JEL: G2 F3
    Date: 2006–06
  3. By: Ours,Jan C. van; Vodopivec,Milan (Tilburg University, Center for Economic Research)
    Abstract: This paper investigates how the potential duration of unemployment benefits affects the quality of post-unemployment jobs. It takes advantage of a natural experiment introduced by a change in Slovenia's unemployment insurance law that substantially reduced the potential benefit duration. Although this reduction strongly increased job finding rates, the quality of the postunemployment jobs remained unaffected: the paper finds that the law change had no effect on either the type of the contract (temporary vs. permanent), the duration of the post-unemployment jobs, or the wage earned in this job.
    Keywords: Unemployment insurance;potential benefit duration;job separation rates; post-unemployment wages
    JEL: C41 H55 J64 J65
    Date: 2006
  4. By: Tressel, Thierry; Detragiache, Enrica; Demirguc-Kunt, Asli
    Abstract: This paper studies whether compliance with the Basel Core Principles for Effective Banking Supervision (BCP) improves bank soundness. BCP compliance assessments provide a unique source of information about the quality of bank supervision and regulation around the world. The authors find a significant and positive relationship between bank soundness (measured with Moody ' s financial strength ratings) and compliance with principles related to information provision. Specifically, countries that require banks to report regularly and accurately their financial data to regulators and market participants have sounder banks. This relationship is robust to controlling for broad indexes of institutional quality, macroeconomic variables, sovereign ratings, as well as reverse causality. Measuring soundness through z-scores yields similar results. The findings emphasize the importance of transparency in making supervisory processes effective and strengthening market discipline. Countries aiming to upgrade banking regulation and supervision should consider giving priority to information provision over other elements of the Core Principles.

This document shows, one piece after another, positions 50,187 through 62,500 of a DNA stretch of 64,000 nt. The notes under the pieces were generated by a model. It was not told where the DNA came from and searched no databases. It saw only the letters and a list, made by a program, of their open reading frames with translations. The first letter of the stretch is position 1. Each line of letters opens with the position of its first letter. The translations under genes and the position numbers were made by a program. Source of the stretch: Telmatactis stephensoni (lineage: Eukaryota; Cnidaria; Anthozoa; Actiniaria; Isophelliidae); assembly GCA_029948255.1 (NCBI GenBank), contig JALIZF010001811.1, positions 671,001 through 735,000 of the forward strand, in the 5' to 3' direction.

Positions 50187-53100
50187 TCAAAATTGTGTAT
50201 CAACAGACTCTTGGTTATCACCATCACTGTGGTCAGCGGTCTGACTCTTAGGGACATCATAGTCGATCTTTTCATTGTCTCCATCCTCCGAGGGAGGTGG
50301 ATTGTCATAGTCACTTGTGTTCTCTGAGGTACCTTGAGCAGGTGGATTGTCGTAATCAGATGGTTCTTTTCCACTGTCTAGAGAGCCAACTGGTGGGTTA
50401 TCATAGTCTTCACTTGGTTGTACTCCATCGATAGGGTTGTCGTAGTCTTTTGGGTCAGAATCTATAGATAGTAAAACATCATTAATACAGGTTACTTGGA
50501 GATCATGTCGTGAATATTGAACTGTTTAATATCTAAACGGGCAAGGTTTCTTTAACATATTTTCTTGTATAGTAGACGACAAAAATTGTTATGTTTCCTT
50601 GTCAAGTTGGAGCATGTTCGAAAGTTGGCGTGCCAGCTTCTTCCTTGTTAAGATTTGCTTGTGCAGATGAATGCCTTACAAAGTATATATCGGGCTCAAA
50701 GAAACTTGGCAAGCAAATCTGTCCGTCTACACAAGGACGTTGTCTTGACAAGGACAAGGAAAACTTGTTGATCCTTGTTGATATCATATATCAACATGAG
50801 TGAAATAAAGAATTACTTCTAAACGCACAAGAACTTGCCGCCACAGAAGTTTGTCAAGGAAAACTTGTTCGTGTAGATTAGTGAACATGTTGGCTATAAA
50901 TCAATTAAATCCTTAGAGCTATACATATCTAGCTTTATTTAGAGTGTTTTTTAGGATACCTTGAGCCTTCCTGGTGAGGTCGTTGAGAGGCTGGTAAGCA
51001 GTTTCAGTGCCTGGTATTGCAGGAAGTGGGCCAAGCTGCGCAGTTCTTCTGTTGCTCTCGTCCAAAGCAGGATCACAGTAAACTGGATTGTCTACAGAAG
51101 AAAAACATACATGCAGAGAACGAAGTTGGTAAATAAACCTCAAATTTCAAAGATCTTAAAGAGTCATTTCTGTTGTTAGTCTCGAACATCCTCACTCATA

Keywords: Banks & Banking Reform,Financial Intermediation,Corporate Law,Financial Crisis Management & Restructuring,Insurance & Risk Mitigation
    Date: 2006–06–01
  5. By: Tomi Kyyrä; Ralf Wilke
    Abstract: In Finland the elderly unemployed are allowed to collect unemployment benefits up to the age of 60, when they can retire via a particular unemployment pension. In 1997 the eligibility age of persons benefiting from this scheme was raised from 53 to 55. We consider layo􀀞 risks, unemployment durations, and the exit states before and after the reform. In the duration analysis a flexible treatment design is adopted by allowing for quantile treatment e􀀞ects. We apply three di􀀞erent non- and semiparametric methods, which all produce robust and coherent results. Since the reform the group aged 53-54 has had a lower risk of unemployment, shorter unemployment durations, and higher exit rates to employment, and it is no longer distinguishable from the group aged 50-52. We compute the expected saving in unemployment benefits in the private sector due to the reform and find that it is in the range of 100 million euros per age cohort.